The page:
Here the Arduino Uno installed, wired and ready to go.  The Type B USB port is left open to allow for reprogramming of the Arduino, to the right of it is the power entry port.  That allows an AC-to-DC adapter (wall-wart) 12v power supply to run the Arduino as well as power the LED’s.

Powdercoat Saskatoon

Powder coat Saskatoon

This is just a prototype light box, once the design is solidified dozens of these will be made and sent out to retail shops carrying Möbius Threads line of scarves, headbands and breast feeding covers.

February 4, 2014

Setting up equipment and updating the site

Well we’ve been busy setting up equipment and updating the site as of lately.  We moved the Baileigh box and pan brake into position and it’s now ready to be put to work.  There may be a CNC backstop being built for it in the future (time permitting of course).  The press brake has been welded up and is ready to go as well.  Here are a few photos.

setting up equipment and updating the site

There is some clamping prior to welding the angle iron piece in place.  This will reduce the chance of warping due to all the heat.  You can also see the black tick marks to ensure consistent start/stop locations while moving from either side and end to end, to attempt to spread the heat out evenly to reduce the chance of warping.  After welding the guide rods needed  a little bit of a tweak but nothing a light tap with a rubber mallet couldn’t handle.

clamping brake pressTIG weld brake press

This will be loaded into the 50 ton hydraulic press and ready for any work that comes it’s way.  Check out our updated services page.  We have now added sheet and plate bending to the list of services available from Mint Design.

October 22, 2013

Wellhead casing project

We always have new and interesting projects come through the shop.  This one was a wellhead casing project which consisted of a few tasks:

All these steps were done in house to reduce lead time and improve quality control.

Design

The design of this project was based loosely around the existing prototype developed.  The prototype was quickly reverse engineered in order to have a 3D model to compare our new design against.  This will allow us to compare the range of motion and limitations of the prototype vs the new proposed design.  There was also a list of requirements that the new design had to achieve that the existing one couldn’t do or perform, one example is the lack of a guard on the sheave/pulley.

Here is the prototype, ready to be reverse engineered.

wellhead casing

Here it is modeled up and mocked up on a small wellhead.  The hardware was not modeled as they wouldn’t add any value to the new design.

wellhead casing saskatoon

Now we began our design process taking the reverse engineered prototype into account.  Here is the preliminary design compared to the prototype.  The new design took requirements from the client as well as added a few other features to compact the design as well as make handling and setup easier.  The handles on either side make carrying the unit easier as well as adjusting the position of the sheave.  The handle is also located very near to the COG (center of gravity) of the part so it makes it very easy to carry.  Here you can see the prototype and the new proposed design overlaid on top of each other.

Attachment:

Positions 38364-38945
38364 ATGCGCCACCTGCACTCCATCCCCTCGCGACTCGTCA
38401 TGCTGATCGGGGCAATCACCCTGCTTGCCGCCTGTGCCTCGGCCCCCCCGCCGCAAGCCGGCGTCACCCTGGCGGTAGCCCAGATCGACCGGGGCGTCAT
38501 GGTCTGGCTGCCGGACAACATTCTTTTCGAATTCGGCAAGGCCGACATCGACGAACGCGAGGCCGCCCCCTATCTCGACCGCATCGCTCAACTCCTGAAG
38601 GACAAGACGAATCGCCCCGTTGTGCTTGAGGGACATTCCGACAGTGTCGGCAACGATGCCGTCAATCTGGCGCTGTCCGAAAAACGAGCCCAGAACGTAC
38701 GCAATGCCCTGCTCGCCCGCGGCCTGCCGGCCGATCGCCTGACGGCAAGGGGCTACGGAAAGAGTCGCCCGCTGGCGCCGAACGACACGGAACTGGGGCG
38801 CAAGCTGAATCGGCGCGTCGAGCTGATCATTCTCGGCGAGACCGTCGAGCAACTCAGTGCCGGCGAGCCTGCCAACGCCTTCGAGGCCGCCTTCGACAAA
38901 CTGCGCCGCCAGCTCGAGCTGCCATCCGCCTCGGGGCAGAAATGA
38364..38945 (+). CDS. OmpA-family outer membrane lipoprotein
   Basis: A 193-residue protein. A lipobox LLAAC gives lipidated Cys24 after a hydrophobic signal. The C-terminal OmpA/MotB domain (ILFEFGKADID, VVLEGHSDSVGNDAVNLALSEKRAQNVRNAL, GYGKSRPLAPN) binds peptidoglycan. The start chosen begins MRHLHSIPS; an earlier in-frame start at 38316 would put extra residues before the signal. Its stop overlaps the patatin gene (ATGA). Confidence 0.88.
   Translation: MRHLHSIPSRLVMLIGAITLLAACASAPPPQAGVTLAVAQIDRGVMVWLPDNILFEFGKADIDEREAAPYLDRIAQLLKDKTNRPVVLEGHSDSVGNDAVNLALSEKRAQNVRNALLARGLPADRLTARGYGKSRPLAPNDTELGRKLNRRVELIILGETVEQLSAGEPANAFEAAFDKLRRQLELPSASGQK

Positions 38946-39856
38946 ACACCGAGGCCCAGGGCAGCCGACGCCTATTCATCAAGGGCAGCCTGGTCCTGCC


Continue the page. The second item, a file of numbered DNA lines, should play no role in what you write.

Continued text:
solidworks saskatoon

Since the functionality of the new design is different in a few ways than the prototype, it is submit for a design review and no modifications were needed.  The 3D model is then set it up for FEA (finite element analysis).  The initial design is to show the concept of how it will work, now with taking loads into account we can factor in how it will actually perform and meet all the requirements of the client.

Here you can see a stress concentration on the arms, this was the final design, prior to this the concentration was higher around the radius as it was tighter.  Just a simple tweak in the design and we minimized this stress to an acceptable level without any real added weight.

fea saskatoon

The design could have been optimized further by reducing the material thickness of members under low stress, however the design also considers the cost of fabrication.  The minor cost increase and weight to a part being thicker than necessary outweighs the cost of having to load multiple sheets of various thickness material onto the CNC table to be cut.  In this case everything was designed to be cut out of 1/4″ plate except for the top of the guard which would be done out of 10ga steel (1/4″ would have made it far too heavy and cumbersome).  Here is the final design mocked up.

mint design solidworks

Now that the design achieves the clients requirements and has been approved, the project proceeds to the fabrication phase.

Fabrication

Once the design was completed all the parts were exported to our CAM software, nested and cut out of 1/4″ 44w steel plate.  Hardware was brought in based on the hardware selected in the design.

CNC Cutting Mint Design

Next the pieces were acid dipped to remove the mill scale to prepare it for welding and eventually powder coating.  The TIG welding process does not cooperate well with burning through mill scale and it takes a tremendous amount of time to media blast mill scale off.  Our in house acid bath works quick and takes little effort.  The parts are susceptible to some light oxidization due to the steel being stripped bare, no protective coating is applied since it would have to be removed prior to welding and the part is going to be blasted prior to powder coating anyways.

acid bath Mint Design

Here the parts are being welded and tacked up.